By: Jessi Stone, August 28, 2019
As Cherokee children joined hands with Macon County residents and led them in a traditional friendship dance in the shadow of the historic Nikwasi Mound in downtown Franklin, it became clear the vision set forth by the Nikwasi Initiative was already playing out before everyone’s eyes.
“What a great day that has been a long time coming,” Bob McCollum, a Nikwasi Initiative board member, said to the crowd gathered at Big Bear Shelter Saturday morning.
The day many thought would never come finally arrived in early May when the Franklin Town Council unanimously approved signing over the Nikwasi Mound deed to Nikwasi Initiative — a nonprofit entity representing the town, Macon County, Eastern Band of Cherokee Indians and Mainspring Conservation Trust.
“Think about for a few minutes the history that has taken place on this small patch of earth here, the culture that has been here for thousands of years, all of the events that have transpired right here at Nikwasi,” McCollum said. “And where we are today and where we will go in the future.”
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When Kip McVay hikes the 48-acre property on Buck Creek Road that her parents, Birch and Hilda McVay, purchased in 1967, she is flooded with memories. “After the house was built in the mid-1980’s, I would come up with my late husband, Bob Stubbs, at least four times a year to visit my parents, helping mom with her flower garden and my father with outside chores. They loved this land, and I am so proud to be able to donate it for conservation in honor of them and their memory.”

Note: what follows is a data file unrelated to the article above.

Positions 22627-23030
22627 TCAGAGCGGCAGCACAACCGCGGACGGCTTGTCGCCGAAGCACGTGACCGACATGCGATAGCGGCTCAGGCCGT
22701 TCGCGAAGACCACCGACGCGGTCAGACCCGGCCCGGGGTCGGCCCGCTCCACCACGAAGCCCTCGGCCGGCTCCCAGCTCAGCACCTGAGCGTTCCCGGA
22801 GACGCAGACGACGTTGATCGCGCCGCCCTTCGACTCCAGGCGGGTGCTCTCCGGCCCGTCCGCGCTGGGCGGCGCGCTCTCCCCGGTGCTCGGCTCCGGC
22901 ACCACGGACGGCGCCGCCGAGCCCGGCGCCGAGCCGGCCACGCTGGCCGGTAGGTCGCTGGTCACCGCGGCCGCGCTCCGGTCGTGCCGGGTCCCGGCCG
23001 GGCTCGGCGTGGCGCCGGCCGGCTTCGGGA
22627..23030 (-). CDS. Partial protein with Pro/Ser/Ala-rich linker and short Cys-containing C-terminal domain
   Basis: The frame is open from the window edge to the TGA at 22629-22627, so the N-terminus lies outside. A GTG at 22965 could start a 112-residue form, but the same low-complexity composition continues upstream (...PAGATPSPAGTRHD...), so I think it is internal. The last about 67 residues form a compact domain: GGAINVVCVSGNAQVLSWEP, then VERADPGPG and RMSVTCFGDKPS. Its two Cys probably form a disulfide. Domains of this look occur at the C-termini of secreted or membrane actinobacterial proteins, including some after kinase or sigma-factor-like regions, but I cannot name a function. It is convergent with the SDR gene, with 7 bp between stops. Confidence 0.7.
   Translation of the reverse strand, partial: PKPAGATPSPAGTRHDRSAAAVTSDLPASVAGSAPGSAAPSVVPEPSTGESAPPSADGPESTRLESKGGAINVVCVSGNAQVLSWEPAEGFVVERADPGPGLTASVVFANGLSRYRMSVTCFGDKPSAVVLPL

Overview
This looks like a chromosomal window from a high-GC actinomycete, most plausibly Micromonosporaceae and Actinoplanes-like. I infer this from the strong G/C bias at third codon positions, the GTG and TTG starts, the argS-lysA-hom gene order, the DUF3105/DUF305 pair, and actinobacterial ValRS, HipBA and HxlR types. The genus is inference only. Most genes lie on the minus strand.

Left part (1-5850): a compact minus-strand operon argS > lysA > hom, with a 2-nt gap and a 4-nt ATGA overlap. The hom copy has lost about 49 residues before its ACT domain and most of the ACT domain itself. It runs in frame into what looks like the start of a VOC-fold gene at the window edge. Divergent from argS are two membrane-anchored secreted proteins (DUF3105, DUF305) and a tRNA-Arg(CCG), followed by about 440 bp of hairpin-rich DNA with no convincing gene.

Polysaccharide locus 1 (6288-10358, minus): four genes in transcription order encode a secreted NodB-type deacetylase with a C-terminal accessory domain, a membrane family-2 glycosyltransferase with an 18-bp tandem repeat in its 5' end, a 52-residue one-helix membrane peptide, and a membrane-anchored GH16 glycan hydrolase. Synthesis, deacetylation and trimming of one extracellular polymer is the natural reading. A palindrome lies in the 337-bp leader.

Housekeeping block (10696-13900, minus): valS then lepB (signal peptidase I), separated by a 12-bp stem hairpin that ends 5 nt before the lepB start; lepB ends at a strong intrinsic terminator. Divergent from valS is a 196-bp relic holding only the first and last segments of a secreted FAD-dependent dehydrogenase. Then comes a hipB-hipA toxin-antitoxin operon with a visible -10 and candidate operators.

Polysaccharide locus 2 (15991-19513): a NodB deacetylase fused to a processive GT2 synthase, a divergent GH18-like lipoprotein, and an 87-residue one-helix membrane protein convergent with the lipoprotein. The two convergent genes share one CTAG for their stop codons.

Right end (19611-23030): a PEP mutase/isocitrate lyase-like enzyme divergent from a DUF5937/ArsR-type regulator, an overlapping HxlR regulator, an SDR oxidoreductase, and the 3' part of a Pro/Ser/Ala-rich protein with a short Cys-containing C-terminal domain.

Sitting at 3,720 feet, the parcel rests along Buck Water and Hogback Mountains, with Buck Creek running through the wooded forest. Among the many conservation values, the high elevation protects rare plant and animal habitat.
McVay, who lives in Cherokee County, Georgia, speaks fondly of life in Macon County. “This place was a blessing to us “flatlanders.” My late husband liked to comment that the Bible never said anything about going to the flatland to find God, but to the mountains! My parents and I enjoyed supporting local endeavors, like the Cullasaja Gorge Fire and Rescue. Over the years, we established great friendships and visited with neighbors. It is my desire that they learn of this donation and know that the beautiful piece of property that we enjoyed so much is in safe hands with Mainspring Conservation Trust.”
“Mainspring is pleased to honor Kip’s parents’ memory by conserving this special place that brought their family so much enjoyment,” says executive director Sharon Taylor. “Her donation benefits all of us who live and visit this area by allowing Mainspring to further our conservation mission of protecting the region’s beauty and unique natural and cultural resources.”
Mainspring will place a conservation easement on the property to protect the rare plant life and pristine water resources. The conservation easement will allow one sensitively placed homesite on the 48 acres, as well as recreational enjoyment of Buck Creek and the forested property. Mainspring will market the property through a local realtor to find a conservation buyer, and will use the proceeds from the sale of the property to support its land, water and cultural heritage programs.